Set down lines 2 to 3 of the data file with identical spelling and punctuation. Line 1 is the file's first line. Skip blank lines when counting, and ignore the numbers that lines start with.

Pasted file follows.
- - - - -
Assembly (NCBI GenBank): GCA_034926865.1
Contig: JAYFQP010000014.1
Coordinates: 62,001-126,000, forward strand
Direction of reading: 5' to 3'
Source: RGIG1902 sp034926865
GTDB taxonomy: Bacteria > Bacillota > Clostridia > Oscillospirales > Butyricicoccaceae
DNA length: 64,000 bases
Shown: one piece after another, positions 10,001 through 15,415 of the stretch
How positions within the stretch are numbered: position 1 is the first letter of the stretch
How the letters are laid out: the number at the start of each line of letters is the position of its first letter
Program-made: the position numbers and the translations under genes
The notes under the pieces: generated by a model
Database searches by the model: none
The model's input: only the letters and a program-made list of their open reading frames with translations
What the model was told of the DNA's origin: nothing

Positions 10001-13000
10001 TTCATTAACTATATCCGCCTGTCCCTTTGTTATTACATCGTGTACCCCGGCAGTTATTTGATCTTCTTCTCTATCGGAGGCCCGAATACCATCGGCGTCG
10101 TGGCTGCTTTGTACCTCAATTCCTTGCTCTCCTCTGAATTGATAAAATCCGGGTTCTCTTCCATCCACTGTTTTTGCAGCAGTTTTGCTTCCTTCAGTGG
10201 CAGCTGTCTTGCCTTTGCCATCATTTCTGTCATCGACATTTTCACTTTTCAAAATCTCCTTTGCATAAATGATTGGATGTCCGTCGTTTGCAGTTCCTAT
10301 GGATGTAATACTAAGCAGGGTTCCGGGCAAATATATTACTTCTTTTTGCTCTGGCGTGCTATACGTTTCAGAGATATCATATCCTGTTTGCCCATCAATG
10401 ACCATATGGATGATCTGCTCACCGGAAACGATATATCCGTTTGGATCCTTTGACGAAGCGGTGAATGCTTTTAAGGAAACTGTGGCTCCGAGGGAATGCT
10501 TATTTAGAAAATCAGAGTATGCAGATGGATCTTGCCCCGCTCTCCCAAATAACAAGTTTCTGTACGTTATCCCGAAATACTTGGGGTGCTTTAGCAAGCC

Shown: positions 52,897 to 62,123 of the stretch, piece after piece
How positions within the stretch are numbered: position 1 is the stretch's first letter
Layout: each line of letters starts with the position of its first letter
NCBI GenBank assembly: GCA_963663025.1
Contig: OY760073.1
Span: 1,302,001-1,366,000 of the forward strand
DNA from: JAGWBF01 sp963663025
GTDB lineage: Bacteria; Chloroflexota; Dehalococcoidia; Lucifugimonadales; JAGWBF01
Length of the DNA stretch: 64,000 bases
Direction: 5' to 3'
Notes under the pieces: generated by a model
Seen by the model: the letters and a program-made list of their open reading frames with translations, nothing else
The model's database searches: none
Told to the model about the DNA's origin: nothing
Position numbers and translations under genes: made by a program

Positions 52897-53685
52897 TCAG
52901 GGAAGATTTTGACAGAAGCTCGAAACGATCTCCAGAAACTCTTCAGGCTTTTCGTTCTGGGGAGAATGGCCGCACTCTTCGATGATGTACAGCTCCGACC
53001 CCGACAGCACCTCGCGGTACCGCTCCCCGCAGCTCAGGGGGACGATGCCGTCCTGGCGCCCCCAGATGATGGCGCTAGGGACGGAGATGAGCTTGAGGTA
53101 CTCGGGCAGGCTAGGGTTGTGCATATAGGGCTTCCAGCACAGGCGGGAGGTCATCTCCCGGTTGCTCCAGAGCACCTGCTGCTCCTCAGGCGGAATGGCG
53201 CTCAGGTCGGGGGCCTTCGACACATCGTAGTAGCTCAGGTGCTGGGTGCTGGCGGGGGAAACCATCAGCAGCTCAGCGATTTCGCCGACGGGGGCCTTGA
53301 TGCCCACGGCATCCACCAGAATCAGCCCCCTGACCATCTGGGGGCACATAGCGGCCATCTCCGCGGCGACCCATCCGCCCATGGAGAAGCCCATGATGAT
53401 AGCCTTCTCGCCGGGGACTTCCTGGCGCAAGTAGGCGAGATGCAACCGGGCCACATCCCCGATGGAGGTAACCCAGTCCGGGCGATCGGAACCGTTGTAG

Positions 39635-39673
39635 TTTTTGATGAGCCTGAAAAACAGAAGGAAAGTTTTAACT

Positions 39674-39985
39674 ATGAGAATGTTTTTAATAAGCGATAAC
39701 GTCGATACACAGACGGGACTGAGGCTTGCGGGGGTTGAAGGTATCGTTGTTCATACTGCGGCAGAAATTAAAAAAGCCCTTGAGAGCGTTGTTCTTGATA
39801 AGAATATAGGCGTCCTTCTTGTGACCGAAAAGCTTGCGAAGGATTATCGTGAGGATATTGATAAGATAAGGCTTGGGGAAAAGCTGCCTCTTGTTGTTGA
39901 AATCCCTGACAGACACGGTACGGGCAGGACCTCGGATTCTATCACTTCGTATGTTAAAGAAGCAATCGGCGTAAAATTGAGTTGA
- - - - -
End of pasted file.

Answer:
Contig: JAYFQP010000014.1
Coordinates: 62,001-126,000, forward strand